"Anderson!" He barks. The aide, lurking behind the door, comes scurrying in.

"I'm putting you in charge of Elric. Get him out of here before the clean-up crew arrives. You'll look after him until I decide what to do with him."

"Yes sir!" The aide creeps nervously towards Elric, obviously unwilling to get to close to the boy. As if insanity was contagious.

"The dog comes." announces Elric abruptly, glowering as Anderson leaps back with a startled squeak.

"B-but..."

Grahn has left the room, uninterested in the proceedings. He's going to have to figure a way to keep Elric far, far away from Shou Tucker, and his new and sudden dislike of chimeras is definitely going to be a problem. Still, the boy is young and has potential—he merely needs to be refocused on a new project. And someone of course, will have to look after him.

It's not going to be one of his aides, that's for certain. Elric needs a leash, possibly a straitjacket, and preferably someone who has no connections to any of Grahn's projects, someone whose connections can't be used to find Tucker. Someone that Elric won't be tempted to kill because he took offense with milk being served with breakfast. Someone hard to kill. And someone who will make Elric toe the line while obeying Grahn's orders at the same time.

"Bring me Elric's file," he barks, and behind him, another military shadow scurries for the telephone.

Before Lisenburgh burned, Edward Elric wrote a letter to the military, one that his spies intercepted. One that brought him to General Grahn's attention, at a most fortuitous time.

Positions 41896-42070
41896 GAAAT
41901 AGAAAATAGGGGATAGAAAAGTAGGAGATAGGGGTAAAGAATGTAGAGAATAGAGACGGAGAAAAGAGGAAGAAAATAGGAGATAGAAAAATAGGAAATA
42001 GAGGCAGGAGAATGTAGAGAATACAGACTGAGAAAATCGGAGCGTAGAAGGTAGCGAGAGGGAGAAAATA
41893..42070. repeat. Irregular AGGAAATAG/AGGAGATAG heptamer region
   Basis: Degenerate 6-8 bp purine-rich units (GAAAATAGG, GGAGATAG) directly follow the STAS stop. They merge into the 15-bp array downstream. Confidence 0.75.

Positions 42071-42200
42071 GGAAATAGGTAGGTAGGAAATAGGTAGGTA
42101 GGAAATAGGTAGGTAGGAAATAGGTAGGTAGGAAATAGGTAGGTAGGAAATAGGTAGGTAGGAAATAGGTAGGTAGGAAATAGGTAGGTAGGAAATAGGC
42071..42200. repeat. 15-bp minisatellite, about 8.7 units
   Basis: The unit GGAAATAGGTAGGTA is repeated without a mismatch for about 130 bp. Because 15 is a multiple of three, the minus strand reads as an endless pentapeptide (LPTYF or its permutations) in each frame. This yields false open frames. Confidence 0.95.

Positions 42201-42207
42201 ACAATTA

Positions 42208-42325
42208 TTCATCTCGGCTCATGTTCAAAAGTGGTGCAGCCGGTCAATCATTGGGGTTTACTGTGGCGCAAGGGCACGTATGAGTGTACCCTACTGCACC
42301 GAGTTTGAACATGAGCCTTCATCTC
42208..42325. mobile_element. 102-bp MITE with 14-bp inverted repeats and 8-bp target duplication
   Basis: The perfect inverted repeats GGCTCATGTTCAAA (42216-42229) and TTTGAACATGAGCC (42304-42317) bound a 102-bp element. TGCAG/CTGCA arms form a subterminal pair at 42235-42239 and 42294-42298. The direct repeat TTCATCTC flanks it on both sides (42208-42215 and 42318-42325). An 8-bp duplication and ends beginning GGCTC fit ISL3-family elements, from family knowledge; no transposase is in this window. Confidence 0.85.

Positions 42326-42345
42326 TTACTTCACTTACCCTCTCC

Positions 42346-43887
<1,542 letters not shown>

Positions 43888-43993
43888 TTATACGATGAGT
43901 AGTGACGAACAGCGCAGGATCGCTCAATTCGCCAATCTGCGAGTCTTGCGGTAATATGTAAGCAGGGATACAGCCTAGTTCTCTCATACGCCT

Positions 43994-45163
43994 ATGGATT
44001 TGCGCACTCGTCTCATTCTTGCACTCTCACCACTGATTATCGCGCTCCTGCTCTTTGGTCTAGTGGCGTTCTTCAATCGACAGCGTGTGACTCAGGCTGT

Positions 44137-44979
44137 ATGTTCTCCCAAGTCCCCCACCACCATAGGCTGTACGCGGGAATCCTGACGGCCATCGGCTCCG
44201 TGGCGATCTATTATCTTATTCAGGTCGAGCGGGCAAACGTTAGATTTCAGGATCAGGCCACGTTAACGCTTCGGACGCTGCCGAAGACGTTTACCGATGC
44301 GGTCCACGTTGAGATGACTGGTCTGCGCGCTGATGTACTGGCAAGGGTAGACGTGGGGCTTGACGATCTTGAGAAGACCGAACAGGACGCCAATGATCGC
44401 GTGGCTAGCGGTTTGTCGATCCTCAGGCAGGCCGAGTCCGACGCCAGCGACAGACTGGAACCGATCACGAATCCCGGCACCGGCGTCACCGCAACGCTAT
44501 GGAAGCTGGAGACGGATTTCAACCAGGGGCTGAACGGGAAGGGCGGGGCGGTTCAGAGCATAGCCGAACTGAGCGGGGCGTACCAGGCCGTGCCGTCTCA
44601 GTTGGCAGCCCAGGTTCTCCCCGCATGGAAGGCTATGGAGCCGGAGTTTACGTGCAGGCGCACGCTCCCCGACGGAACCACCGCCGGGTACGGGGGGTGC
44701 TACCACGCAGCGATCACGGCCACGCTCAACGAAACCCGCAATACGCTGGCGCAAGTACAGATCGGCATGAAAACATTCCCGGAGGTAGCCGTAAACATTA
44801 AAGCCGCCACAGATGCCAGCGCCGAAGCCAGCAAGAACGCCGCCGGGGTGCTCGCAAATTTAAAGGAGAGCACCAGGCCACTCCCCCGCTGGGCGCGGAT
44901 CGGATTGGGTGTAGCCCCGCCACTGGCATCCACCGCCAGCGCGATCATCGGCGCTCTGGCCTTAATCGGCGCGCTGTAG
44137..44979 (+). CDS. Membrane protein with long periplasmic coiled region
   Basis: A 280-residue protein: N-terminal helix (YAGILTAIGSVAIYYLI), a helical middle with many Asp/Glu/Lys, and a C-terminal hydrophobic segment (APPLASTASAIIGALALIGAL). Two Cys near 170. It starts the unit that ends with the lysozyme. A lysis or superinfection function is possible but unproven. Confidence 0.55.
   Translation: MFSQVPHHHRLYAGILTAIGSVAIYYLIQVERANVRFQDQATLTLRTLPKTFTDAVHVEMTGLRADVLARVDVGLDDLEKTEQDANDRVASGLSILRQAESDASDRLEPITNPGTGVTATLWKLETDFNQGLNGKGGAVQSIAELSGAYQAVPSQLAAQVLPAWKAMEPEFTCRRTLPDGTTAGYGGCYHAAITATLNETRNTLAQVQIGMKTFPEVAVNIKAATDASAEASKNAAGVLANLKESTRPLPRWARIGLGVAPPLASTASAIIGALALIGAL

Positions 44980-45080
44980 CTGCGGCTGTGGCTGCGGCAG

His lips stretch in a grim smile. Elric may be glad that Lisenburgh burned, but he never forgets his brother died in flame, hates it and fears it in the same breath. Elric will behave himself, as a ward of the Flame Alchemist, Roy Mustang.


The motel room is clean, quiet, in soothing cream and dark green colours. Anderson finally found a place willing to take pets, though there was some small argument about the dog sleeping in the room. Edward merely looked homicidal, and Anderson rather hastily went to bribe the night porter to sneak the dog in.

The drugs should be wearing off soon; he'll need Anderson to get him some animal painkillers tomorrow morning. Organic transmutation on a live subject is invariably painful; he's observed enough of the chimera experiments to know that. And even the Binding Life Alchemist rarely performed more than one transmutation on a subject in the same day – constantly exceeding the pain threshold tended to kill the experiments.

Necessity is the mother of invention. It's a good thing Grahn didn't check the dog too closely; it would have been difficult to explain why Alexander was now a she, and Ed's nerves are too strained to invent more elaborate lies.

He fingers the jaw, the muscle hot and swollen from changing shape; a mute dog he could explain, but not a talking one. Nor one with an almost human face. He buries his face now in the warm, breathing coat, eyes burning with fatigue.

There was a story he read once in the library, of how a girl was raped by her brother-in-law, and had her tongue cut out to silence her. She would not be silenced; instead, she wove a tapestry out of the unspeakable crime done to her, and her sister looked upon it, and took vengeance on her sister's rapist.

Nina doesn't have hands to weave, thanks to her father, but it's thanks to him she can't speak. She'll live the rest of her life like this, raped of a future by her father, silenced by her niisan.

"I'll make it better," he promises. "I swear I will. You'll be a real girl again. No matter what."

The notes in that laboratory have been burnt, but Ed doesn't care. He won't touch that research again. He knows what he's looking for already.

The Philosopher's Stone.

He'll make Nina a real girl again, no matter how many bodies he'll have to step over. He promised.

Niisan, the ghost whispers in his ear, and he no longer knows if it's Al's voice or Nina's.